Daughter receives $268,400 following family provision claim
Published 24 Jan 2017
A woman has successfully contested the will of her late mother, with the judge awarding the plaintiff $268,400 after a Supreme Court ruling.
The claimant, who was the younger of two daughters, took her case to court when her mother left her entire estate to the plaintiff’s older sister, who was also the defendant and executor.
According to court documents, the majority of the estate consisted of a piece of real estate in the Sydney suburb of Greystanes, with the parties agreeing the property was worth approximately $800,000.
There was also $19,000 in rental income from the dwelling, as tenants had been living there since November 2014 – one month after the deceased passed away.
The plaintiff launched a family provision claim arguing that she had not been left an adequate proportion of her mother’s estate as per the Succession Act 2006.
Weighing up the facts
Justice Philip Hallen had various points to consider ahead of making a ruling. First, the plaintiff received considerable financial support from her mother and father – who predeceased his spouse in 2010 – prior to their death.
In fact, her parents purchased a Merrylands property in 1956 for £3,150, which they transferred to their younger daughter in 1985. The plaintiff subsequently sold the home for $136,000 four years later, with none of the proceeds going to her parents.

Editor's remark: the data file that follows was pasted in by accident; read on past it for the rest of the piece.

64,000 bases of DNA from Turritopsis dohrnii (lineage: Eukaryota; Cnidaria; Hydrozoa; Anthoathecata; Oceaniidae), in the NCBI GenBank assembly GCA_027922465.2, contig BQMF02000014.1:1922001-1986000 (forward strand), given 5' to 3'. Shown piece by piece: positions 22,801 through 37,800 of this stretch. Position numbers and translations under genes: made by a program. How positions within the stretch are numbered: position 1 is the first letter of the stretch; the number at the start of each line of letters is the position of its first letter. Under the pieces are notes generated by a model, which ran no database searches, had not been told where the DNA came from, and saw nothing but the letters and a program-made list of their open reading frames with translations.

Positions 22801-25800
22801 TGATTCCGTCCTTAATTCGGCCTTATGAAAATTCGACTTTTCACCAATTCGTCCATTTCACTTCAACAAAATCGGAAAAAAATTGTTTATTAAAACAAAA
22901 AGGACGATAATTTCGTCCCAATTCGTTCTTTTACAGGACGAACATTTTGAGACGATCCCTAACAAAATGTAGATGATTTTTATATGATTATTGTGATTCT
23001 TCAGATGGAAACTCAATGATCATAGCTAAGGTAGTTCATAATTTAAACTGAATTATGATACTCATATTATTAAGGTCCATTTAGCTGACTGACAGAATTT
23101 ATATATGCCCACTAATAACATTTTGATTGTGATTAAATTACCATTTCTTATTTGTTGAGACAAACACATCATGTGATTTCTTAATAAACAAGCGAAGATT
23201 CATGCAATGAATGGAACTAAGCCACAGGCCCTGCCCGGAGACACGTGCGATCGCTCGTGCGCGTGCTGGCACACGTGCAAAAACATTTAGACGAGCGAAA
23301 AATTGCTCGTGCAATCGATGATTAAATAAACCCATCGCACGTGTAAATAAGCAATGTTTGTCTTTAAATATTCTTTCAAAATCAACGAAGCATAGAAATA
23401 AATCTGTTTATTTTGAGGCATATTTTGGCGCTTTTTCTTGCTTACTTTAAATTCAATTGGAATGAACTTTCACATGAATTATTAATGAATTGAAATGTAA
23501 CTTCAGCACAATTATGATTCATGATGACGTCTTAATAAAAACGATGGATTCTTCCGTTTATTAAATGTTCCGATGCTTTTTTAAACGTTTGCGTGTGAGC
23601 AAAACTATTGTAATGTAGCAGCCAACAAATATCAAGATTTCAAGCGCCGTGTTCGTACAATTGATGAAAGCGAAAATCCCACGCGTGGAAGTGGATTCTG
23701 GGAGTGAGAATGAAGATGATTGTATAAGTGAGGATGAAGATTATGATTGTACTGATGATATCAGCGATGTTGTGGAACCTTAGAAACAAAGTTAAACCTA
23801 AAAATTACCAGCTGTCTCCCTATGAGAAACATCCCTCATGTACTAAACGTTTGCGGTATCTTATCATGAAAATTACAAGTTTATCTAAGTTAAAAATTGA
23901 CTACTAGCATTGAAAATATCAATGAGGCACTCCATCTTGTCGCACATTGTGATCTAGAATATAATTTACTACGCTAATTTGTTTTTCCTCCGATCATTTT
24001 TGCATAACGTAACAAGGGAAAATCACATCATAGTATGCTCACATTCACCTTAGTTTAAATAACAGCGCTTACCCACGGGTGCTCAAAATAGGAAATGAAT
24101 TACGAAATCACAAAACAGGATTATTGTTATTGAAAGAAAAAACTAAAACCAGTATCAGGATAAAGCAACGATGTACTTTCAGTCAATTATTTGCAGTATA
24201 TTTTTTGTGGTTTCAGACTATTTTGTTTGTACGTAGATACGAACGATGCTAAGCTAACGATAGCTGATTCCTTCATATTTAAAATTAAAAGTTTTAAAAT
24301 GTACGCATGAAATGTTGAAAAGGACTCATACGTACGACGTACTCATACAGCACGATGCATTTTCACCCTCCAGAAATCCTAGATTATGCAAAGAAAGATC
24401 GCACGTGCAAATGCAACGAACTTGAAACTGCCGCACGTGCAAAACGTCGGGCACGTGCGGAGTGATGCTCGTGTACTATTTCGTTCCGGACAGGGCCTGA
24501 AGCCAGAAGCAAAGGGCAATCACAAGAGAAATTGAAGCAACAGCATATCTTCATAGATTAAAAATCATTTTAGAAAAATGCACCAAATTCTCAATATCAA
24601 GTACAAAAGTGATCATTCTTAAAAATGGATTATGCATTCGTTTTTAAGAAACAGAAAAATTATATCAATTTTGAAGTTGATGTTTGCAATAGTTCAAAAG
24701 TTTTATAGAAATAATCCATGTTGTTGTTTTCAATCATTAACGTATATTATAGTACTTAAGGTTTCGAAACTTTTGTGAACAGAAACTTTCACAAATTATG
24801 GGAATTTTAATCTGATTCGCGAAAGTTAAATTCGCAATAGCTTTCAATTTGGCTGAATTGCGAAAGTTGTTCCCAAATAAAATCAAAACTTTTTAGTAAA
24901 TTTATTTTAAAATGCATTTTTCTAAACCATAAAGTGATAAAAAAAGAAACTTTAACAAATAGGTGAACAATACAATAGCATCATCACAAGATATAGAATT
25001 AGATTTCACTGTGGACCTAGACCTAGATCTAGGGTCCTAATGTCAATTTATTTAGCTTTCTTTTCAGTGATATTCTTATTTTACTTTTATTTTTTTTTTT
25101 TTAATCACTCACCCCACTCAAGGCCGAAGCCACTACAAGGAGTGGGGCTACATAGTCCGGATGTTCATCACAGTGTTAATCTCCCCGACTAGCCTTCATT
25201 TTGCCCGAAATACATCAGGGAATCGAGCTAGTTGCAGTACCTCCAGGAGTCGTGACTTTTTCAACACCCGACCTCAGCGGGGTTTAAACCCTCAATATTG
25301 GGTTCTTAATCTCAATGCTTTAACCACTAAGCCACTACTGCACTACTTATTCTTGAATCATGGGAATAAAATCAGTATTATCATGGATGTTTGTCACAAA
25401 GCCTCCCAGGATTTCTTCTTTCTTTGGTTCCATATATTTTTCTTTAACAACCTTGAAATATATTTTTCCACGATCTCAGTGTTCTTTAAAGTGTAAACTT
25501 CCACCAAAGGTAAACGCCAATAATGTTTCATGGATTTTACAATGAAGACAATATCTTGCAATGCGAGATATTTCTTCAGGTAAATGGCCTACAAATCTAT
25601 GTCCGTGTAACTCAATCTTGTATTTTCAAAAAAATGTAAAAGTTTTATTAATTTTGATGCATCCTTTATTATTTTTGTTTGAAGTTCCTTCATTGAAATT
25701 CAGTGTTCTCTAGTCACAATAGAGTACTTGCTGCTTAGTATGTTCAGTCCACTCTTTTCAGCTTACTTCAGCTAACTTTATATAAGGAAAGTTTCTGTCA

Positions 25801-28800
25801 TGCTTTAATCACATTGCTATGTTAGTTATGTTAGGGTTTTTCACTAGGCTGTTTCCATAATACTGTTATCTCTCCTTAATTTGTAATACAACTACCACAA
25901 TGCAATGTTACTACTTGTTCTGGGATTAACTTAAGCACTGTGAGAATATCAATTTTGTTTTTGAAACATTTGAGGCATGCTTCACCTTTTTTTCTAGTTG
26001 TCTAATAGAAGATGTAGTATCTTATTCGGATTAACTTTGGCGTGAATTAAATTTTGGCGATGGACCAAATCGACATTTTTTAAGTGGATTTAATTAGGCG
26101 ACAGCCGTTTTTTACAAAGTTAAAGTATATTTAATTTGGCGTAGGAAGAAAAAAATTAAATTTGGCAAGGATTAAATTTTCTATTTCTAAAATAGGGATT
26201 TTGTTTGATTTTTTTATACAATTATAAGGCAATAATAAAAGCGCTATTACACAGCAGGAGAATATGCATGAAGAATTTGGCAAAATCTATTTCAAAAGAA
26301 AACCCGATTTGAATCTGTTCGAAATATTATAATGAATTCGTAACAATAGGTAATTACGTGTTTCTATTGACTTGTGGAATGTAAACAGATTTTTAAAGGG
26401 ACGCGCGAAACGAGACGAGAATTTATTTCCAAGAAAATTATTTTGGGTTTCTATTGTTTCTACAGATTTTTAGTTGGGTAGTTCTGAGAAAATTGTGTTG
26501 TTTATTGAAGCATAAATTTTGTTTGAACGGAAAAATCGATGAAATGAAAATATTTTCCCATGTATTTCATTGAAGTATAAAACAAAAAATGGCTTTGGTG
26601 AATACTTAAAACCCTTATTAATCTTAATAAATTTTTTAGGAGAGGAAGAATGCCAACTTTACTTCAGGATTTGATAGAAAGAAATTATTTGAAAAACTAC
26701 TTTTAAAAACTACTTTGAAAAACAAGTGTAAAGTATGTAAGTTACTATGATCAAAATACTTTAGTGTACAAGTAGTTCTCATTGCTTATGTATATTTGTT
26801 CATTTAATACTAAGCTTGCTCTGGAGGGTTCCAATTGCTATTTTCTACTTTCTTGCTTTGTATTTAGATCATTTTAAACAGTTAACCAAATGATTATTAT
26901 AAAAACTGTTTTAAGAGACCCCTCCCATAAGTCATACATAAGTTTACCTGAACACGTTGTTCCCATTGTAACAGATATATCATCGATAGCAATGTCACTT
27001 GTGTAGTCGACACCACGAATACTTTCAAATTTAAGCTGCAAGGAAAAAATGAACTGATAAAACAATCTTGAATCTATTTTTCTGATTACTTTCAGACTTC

Furthermore, the claimant’s parents purchased a hairdressing salon circa 1981. This business was again transferred to their younger daughter, who sold it for $21,00 – approximately three times its original price.
The plaintiff acknowledged that her parents had gifted her these assets on the understanding that they would leave the Greystanes property to her sister, and both sisters were aware of this arrangement.
Despite the agreement between the parents and the daughters regarding the distribution of assets, Justice Hallen ruled that adequate provision had not been given to the younger daughter.
She was awarded $268,400, which was 40 per cent of the estate’s estimated value, leaving her sister $420,000. The plaintiff will be awarded the money as a lump sum once the Greystanes property is sold.
This particular case highlights how contesting a will can still be successful even when prior arrangements have been made regarding the distribution of an estate.
If you would like to learn more about how to proceed with a will dispute, please contact Gerard Malouf & Partners Will Dispute Lawyers today.